Medical devices used both by professional healthcare providers and the public constitute a vital part of the healthcare environment. When used according to their manufacturers’ guidance, devices are expected to be safe and effective. Given that, as discussed in Chapter 1, it is not possible to create a premarket review process that could completely ensure the safety of all devices before they enter the market, a strong surveillance system that monitors the safety of medical devices is essential. The identification of problems associated with a medical device can be an opportunity for various corrective actions, including improved device labeling, instructions for use or better user training, or, if appropriate, removal from the market.
This chapter reviews the current programs that the Food and Drug Administration (FDA) has in place, both passive and active, and some non-FDA surveillance programs that provide information on the safety and effectiveness of particular devices. It also examines how the FDA communicates information gathered through postmarketing surveillance activities to consumers, such as healthcare providers and the public.
The term postmarketing surveillance encompasses a wide array of programs, including medical device reporting by manufacturers and user facilities, third-party safety monitoring, and FDA–academic collaborations. The term postmarket surveillance refers to a specific activity defined by statute.
For medical devices, the FDA uses the term medical-device report (MDR) to encompass two types of reports—adverse-event reports are incidents resulting in a death or serious injury, and malfunction reports are incidents in which a device fails without an adverse event resulting.
Postmarketing surveillance is either “passive” or “active.” In a passive system, the regulator must depend on data from manufacturers and healthcare providers. The provision of data can be required by statute or be voluntary, but the role of the regulator is to collect and analyze the data that are provided. In an active system, in contrast, the regulator seeks information on adverse events, device malfunctions, and product effectiveness and takes advantage of opportunities to enhance data collection.
It is important to note that for most of the programs discussed below there is no reliable information about the number of devices (referred to as the denominator) on the market in clinical use. The lack of denominator information limits the ability to analyze potential safety concerns.
Mandatory and Voluntary Adverse-Event Reporting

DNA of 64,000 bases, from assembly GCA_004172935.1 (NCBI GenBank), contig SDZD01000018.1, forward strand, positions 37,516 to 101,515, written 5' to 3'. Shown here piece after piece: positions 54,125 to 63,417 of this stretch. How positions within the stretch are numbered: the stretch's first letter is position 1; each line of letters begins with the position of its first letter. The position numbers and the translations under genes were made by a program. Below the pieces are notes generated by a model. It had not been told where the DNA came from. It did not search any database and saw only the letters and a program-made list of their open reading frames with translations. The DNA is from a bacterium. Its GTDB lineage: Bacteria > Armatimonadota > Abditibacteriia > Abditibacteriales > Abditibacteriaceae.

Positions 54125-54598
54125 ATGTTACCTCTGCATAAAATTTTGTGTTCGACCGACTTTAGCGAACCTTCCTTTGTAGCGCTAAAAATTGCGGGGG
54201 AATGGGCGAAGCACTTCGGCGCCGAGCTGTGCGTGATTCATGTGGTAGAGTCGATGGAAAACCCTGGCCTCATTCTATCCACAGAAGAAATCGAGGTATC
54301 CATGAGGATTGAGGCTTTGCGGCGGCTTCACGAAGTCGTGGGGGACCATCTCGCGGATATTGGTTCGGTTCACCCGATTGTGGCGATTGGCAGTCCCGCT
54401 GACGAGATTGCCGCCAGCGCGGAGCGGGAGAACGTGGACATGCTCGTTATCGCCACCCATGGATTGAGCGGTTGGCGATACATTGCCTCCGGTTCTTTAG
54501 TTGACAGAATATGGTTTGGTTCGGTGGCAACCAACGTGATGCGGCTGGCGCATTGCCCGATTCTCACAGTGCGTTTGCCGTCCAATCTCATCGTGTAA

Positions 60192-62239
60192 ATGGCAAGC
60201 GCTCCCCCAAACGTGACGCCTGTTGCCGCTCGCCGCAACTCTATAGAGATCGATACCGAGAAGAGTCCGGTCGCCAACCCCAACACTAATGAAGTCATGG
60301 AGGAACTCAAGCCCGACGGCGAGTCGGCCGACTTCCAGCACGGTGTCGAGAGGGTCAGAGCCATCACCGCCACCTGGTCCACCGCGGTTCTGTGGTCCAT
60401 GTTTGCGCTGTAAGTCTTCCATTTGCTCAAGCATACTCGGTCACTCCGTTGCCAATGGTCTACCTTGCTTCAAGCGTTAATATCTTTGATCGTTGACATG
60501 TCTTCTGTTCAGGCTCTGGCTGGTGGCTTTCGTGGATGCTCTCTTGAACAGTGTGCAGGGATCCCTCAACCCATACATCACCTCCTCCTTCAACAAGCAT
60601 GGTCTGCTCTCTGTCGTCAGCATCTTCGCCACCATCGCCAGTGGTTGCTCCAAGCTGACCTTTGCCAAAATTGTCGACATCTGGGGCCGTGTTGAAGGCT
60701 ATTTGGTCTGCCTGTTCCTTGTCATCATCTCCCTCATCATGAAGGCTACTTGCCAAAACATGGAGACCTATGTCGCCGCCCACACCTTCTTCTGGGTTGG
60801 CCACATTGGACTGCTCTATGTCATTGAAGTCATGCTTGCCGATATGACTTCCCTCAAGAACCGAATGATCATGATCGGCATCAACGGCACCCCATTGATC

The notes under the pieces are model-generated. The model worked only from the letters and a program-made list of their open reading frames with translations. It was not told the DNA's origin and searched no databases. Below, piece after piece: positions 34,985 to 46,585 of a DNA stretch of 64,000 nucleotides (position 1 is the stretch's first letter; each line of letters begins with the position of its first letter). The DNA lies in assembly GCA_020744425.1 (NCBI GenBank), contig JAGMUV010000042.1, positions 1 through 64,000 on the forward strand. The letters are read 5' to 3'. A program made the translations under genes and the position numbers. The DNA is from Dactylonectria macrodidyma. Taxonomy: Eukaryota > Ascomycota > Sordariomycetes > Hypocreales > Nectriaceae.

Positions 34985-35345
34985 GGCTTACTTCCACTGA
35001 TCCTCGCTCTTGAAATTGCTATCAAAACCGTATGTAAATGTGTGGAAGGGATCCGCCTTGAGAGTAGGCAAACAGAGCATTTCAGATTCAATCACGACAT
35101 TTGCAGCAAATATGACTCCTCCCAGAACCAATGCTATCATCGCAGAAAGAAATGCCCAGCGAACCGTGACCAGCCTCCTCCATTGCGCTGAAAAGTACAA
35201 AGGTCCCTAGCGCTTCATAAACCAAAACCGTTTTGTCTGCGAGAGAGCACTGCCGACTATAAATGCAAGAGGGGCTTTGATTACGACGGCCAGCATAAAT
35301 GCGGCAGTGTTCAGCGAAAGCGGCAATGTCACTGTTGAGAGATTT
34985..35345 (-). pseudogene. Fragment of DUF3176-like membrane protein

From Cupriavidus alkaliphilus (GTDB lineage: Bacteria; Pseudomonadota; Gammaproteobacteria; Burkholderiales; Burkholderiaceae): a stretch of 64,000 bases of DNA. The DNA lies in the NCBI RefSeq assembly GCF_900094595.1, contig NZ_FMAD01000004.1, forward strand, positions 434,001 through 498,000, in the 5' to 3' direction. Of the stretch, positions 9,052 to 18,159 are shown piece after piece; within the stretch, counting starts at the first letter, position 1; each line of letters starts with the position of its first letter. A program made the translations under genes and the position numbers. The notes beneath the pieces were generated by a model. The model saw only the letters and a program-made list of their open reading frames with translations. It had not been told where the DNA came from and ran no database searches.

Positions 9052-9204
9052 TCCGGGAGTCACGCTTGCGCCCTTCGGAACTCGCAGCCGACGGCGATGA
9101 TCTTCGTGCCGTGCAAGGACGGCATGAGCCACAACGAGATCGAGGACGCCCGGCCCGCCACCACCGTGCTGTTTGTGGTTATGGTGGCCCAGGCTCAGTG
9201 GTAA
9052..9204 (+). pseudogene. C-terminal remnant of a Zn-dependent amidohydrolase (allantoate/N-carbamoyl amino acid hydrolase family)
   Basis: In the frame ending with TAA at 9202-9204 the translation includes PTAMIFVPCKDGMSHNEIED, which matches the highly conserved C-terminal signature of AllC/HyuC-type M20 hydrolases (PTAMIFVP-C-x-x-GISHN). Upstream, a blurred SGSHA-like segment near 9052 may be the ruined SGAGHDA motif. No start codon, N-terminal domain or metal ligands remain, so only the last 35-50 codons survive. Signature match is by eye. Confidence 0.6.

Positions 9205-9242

Reporting requirements for the FDA are summarized in a 2009 Department of Health and Human Services (HHS) Office of the Inspector General (OIG) report (OIG, 2009), which states that
regulations require device manufacturers to report to the FDA (1) within 30 calendar days of acquiring information that reasonably suggests one of their devices may have caused or contributed to a death, serious injury, or malfunction and (2) within 5 working days if an event requires action other than routine maintenance or service to prevent a public health issue. Regulations also require user facilities, such as hospitals and nursing homes, to report deaths to both the manufacturer, if known, and the FDA within 10 working days. User facilities must report serious injuries to the manufacturers (or the FDA if the manufacturer is unknown) within 10 working days. User facilities must also submit annual reports to the FDA of all adverse event reports sent to manufacturers or FDA in the past year.
The vast majority of MDRs are reported by manufacturers; user facilities and others provide a small proportion of the reports received by the FDA (see Table 5-1). As a general matter, patients, caregivers, and healthcare professionals are not legally obliged to report adverse medical events. Consumers, such as healthcare providers and patients, can provide voluntary adverse-event reports to the FDA through its MedWatch program (FDA, 2009b).
|Type of Adverse-Event Report||2003||2004||2005||2006||2007|
|Percentage of total reports||90%||90%||92%||93%||94%|
|Percentage of total reports||4%||4%||4%||3%||2%|
|Percentage of total reports||7%||6%||4%||5%||4%|